Travel: Dublin is a must for craicing adventure made for stout hearts
Hi, my name's Chris, I'm a craic addict.
Have been all my adult life. And a bit before, truth be told. There, I admit it.
To be cordially invited, then, to Craic Central was a fix no lust for lifer could refuse. And this top trip duly delivered, proving a heady cocktail of culture and ceilidh.
In with the Dublin crowd, we warmed amid summer sunshine to this fair city, where the girls are so pretty and, moreover, gulls are pretty raucous.
Where better to start our 48-hour whet your whistle-stop tour than Liffey liquid shrine that is the Guinness Storehouse.
Plant tours include such eye-opening delights as wonderwall fall of water, among the key ingredients in the time-honoured traditional brewing process, secret of success of pint, each of which contains a mind-blowing 30 million bubbles.
Our VIP visit didn’t disappoint on any level – magnificent seven of them, topped by the sky-scraping Gravity Bar, affording unparalleled panoramic views offering 360 degrees of intoxicating vistas.
St James’s Gate girls and boys from the black stuff serve the perfect pots of free finest product, perfectly poured at an optimum 45 degree angle for all who make it to such heady heights.
Lunch at 1837 Bar & Brasserie sees each course carefully crafted with distinctive brews. Another floor confirms stag and hen party planners can indeed organise a party – other familiar phrases are available – in a brewery, often enlivened by shamrock ‘n’ roll strains that also soundtrack regular weddings. Guides, educational and entertaining in equal measure, steered us safely through the new Brewing Floor – Holy Grail of ale – awash with experimental potions aplenty, before travelling back 250-plus years to view iconic marketing that made Guinness a field leader.
I could trademark harp on about this stout institution’s merits ad infinitum. Suffice to say, this is a must-see visitor attraction, is as black and white as the heady burnt barley brew itself.
How to travel:
Shy of an hour from take-off to touch-down, Leeds Bradford Airport to Dublin ‘s swift flight is shorter than many work commutes. For more information or to book visit the aerlingus.com website.
Where to stay:
Brooks Hotel offers a prime position for pleasure seekers to spend some well-earned time and hard-earned cash around the fashionable Grafton Street stores. The four star boutique bolthole boasts a “haven of peace” complete with Francesca’s restaurant cuisine and Jasmine Bar hospitality, as well as a fitness centre with sauna, and even on-site cinema. Publicity claims accommodation “caters to guests who value difference and for whom ambiance, décor and quality of service are important”.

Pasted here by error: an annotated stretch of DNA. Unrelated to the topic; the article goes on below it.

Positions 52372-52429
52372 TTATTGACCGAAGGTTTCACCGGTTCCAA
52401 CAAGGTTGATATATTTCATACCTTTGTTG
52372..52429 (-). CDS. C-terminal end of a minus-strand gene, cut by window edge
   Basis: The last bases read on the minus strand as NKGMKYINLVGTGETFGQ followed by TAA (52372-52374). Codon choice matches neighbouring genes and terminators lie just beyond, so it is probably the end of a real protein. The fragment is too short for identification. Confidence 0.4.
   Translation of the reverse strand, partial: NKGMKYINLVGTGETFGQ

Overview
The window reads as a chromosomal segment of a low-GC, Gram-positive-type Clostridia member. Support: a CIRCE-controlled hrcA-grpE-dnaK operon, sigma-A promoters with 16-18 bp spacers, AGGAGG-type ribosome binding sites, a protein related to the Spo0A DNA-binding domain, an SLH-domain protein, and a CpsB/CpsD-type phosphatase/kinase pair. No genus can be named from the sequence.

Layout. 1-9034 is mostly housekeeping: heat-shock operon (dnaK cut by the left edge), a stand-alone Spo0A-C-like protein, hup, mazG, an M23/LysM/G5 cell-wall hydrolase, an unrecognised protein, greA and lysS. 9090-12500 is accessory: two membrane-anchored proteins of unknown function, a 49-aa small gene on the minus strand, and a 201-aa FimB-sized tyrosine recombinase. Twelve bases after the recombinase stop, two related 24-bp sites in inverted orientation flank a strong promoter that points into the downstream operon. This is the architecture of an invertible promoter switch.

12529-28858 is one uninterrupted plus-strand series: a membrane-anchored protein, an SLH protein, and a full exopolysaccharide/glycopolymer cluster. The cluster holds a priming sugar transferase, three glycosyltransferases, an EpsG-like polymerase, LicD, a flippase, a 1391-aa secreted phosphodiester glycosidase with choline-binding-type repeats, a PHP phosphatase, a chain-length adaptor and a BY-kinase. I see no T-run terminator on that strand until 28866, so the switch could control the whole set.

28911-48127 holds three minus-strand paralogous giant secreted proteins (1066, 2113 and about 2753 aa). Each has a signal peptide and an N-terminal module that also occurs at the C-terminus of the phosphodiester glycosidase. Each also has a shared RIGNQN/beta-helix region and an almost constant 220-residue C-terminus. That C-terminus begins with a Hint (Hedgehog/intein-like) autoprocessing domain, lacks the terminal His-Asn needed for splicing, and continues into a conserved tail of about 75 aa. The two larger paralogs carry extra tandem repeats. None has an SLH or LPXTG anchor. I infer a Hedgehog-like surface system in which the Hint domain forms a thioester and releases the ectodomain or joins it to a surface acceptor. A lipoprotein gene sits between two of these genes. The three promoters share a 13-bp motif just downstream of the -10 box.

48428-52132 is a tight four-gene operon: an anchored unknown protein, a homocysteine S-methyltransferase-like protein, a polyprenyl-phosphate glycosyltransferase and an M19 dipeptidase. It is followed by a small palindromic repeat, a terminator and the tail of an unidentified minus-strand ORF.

Where to dine:
Dub grub doesn’t get any more fine dining than Fade Street Social.
The gastro bar’s mantra echoes local wit Oscar Wilde’s assertion “to get into the best society nowadays, one has either to amuse people, shock people or feed people – that is all”. So was born a sharing concept showcasing a simple and seasonal innovation in tapas style servings, all under the expert stewardship of Dylan McGrath, lauded with Michelin stars. Avoca’s Suffolk Street café, among a local company’s dozen such sites, spins its own special magic in a mini-department store, an Aladdin’s Cave hailed by Vogue UK as among the top 100 outlets outside London.
The award-winning eatery’s recipe for success centres on sourcing excellent ingredients to bring out fresh flavours.
What else to see:
Passport to pleasure, exploring the city at your own pace, is Dublin Pass easily opening doors to attractions that are literally EPIC in the shape of the Irish Emigration Museum, and offer an oasis of verdant tranquility with St Stephen’s Green and Phoenix Park.
Hop on, hop off buses are a true transport of delight, Trip Advisor’s top tour DoDublin a capital idea to explore the beating heart of Leinster’s east coast province, traversing famed arterial river across O’Connell Bridge, Europe’s only such structure whose width equals its length, to best enjoy sights and sounds of Ireland’s biggest city.
Cultural diversions include Trinity College’s latest world-first tourist space age attraction. Europe’s best museum, according to Lonely Planet experts, is Chester Beatty Library.